‘It’s Like a Rocket’: Videos Show Coal Miners Driving Electric Car | Electric vehicles
What happens when you take an electric car into a town full of oil tankers and coal miners and film them planting their steel hooded boots on the accelerator?
“Fuck me… it’s like a rocket,” says a miner, who usually spends his time driving V8s or maneuvering a giant coal shovel.
The YouTube and Twitter channel Coal Miners Driving Teslas is the project of Daniel Bleakley, 39, a mechanical engineer turned climate change activist.
Other reactions – heavily spiced with rampant curse words – range from “it’s like taking off on a plane” to three “yee haws” to the cowboy of independent and veteran Australian MP Bob Katter.
Bleakley has a performance version of the Tesla Model 3 that can go from zero to 100 km / h in about 3.3 seconds (0 to 60 mph in 3.1 s).
For non-car enthusiasts, Bleakley’s Model 3 will leave most production Porsches and BMWs in its wake. The Model 3 is considered Tesla’s entry-level vehicle, costing between $ 65,000 and $ 90,000 new.
The location of most of Bleakley’s videos is the coal town of Clermont in the Queensland region, where he grew up and where his parents and brother live. The people he lets his car drive mainly work in the mines and drive powerful gasoline cars and utility vans.
But Bleakley wants to convert them and sees the power to show their unexpected astonishment at the technology.
It’s safe to say that Clermont isn’t the kind of place where you would find enthusiastic support for electric cars, which in Australia have been politicized as a famous cause environmentalists.
“People here love cars,” he says. “My mate is a huge tanker and he has rebuilt V8s. His whole family loves cars. When they sit down in the Tesla, they are completely blown away.
Bleakley worked in the petroleum industry in Scotland and in mining in Western Australia, but now lives in Melbourne where he ran a printing company. But he’s always worried about the climate crisis.
“I thought it was a future problem. But over the past few years, I’ve realized it’s here and now, and we need to act.
Two years ago, he decided to focus full time on climate change and environmental activism. In 2019, he stuck his hand to a window of a Siemens office in Melbourne over the tech firm’s contract to supply technology to a railway line for the controversial Adani coal mine. The mine is close to his hometown.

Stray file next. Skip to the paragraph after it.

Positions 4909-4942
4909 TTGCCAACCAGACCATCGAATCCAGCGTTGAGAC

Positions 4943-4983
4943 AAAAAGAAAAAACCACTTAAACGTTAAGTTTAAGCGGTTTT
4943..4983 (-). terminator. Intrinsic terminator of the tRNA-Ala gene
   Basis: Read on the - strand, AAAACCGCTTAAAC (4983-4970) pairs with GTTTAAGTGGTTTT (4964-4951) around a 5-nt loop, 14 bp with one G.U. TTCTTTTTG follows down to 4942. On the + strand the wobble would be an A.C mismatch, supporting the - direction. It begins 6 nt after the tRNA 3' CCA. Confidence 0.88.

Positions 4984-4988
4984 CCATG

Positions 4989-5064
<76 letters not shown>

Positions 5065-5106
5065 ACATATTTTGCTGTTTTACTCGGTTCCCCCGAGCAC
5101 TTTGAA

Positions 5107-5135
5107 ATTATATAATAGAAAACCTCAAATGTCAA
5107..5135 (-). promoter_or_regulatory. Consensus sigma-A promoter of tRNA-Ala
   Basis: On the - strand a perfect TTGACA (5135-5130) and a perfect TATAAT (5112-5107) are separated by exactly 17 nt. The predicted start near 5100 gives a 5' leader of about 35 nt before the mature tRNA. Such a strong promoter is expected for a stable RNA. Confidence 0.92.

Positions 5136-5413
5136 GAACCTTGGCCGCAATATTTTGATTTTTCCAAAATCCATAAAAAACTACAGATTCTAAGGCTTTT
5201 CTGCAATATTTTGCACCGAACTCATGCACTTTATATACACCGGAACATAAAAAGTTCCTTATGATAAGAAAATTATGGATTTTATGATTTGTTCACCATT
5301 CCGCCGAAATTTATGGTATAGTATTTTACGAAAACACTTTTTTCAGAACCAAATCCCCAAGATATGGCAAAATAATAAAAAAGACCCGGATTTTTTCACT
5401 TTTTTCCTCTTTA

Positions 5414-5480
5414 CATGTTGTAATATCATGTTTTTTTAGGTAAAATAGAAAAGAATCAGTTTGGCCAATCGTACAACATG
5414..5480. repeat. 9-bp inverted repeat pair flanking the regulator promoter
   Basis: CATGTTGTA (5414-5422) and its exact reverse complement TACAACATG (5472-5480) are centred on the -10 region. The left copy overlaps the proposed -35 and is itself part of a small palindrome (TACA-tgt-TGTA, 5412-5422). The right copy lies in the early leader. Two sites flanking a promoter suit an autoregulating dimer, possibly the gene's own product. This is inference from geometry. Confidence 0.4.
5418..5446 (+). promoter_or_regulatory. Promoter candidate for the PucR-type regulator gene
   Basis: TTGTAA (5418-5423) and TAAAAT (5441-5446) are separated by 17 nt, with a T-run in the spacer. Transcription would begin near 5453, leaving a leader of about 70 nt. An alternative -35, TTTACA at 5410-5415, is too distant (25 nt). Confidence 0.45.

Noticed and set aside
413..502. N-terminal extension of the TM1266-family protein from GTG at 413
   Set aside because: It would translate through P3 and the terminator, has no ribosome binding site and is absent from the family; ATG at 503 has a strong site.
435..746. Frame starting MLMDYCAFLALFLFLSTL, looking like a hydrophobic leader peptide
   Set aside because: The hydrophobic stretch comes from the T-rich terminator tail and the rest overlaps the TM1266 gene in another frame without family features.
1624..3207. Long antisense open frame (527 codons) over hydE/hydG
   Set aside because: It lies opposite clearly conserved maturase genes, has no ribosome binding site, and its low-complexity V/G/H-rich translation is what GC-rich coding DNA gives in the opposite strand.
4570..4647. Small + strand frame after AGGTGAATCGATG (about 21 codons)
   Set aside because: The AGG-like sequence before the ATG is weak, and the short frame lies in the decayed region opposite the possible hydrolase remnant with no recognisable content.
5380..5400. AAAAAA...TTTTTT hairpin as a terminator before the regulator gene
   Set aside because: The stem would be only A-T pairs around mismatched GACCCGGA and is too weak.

But seeing his friends go crazy in an electric car “was a real eye-opener.”
“Traditional activism is about saying stop or saying no,” he says. “But that means, ‘here’s an amazing spaceship from the future and you can drive it.’ It’s a future we can all have if we choose to.
Last week, Bleakley drove 375 miles from Clermont to Charters Towers on a single charge to meet the inimitable Katter – a silver-haired independent MP whose Kennedy electorate covers over 500,000 square kilometers – an area slightly larger than the Spain. (Bleakley arrived with only 8 miles left in the battery and had to sleep through the night with his motel room door open to run an extension cable to charge the car.)
“Yee haw,” Katter yelled three times as the car’s instant torque pinned the 76-year-old to his seat. “It’s so exciting – it’s so exciting.”
Is Katter converted? Not entirely.
He told The Guardian he thought the car was “a bit small” and that while the acceleration was “fantastic” he insisted that charging takes “two and a half hours” (charging times depend on actually the battery, the car, and the charging station, but modern chargers can add 175 km or more of range in about 10 minutes).
That said, Katter wants to see an Australian electric vehicle and battery industry, and is working with other independents on a fuel safety bill that will include his ideas – alongside securing oil supplies and increase in renewable liquid fuels.
What became Bleakley’s first video was actually taken by his brother, who had borrowed the car and filmed a colleague driving it.
But his favorite is a video of a childhood friend and “Clermont’s biggest weirdo” who says on camera that it’s “like a rocket”.
“I’ve known him since I was a child. It has these incredible high performance V8s. Seeing him drive the Tesla and love the car for me was really special. That’s when I realized I was really into something, ”says Bleakley.
Australia lags far behind other developed countries in the adoption of electric vehicles.
Australia’s electric vehicle industry – which accounted for just 0.6% of new car sales in 2019 – attributes a complete lack of support from the federal government.
In 2019, Prime Minister Scott Morrison claimed that the opposition’s electric vehicle policy would “end the weekend” for Australians who liked to tow a trailer or a boat, or go camping.
Last week, Ford in the United States launched a fully electric version of its market-leading F150 truck (it can tow 10,000 lbs or 4.5 tons, according to Ford).
Electric vehicle makers have said Australia’s lack of policies to encourage sales means the country lacks an increasingly wide range of vehicles, as manufacturers target more welcoming markets.
Bleakley says he would like to get Scott Morrison into his car, but thinks the odds are unlikely. Next on his radar is therefore independent Tasmanian Senator Jacqui Lambie.
“She’s a real person and she represents her people,” says Bleakley. “I want to see her do a quarter mile on a drag strip. I want to see her feel that way.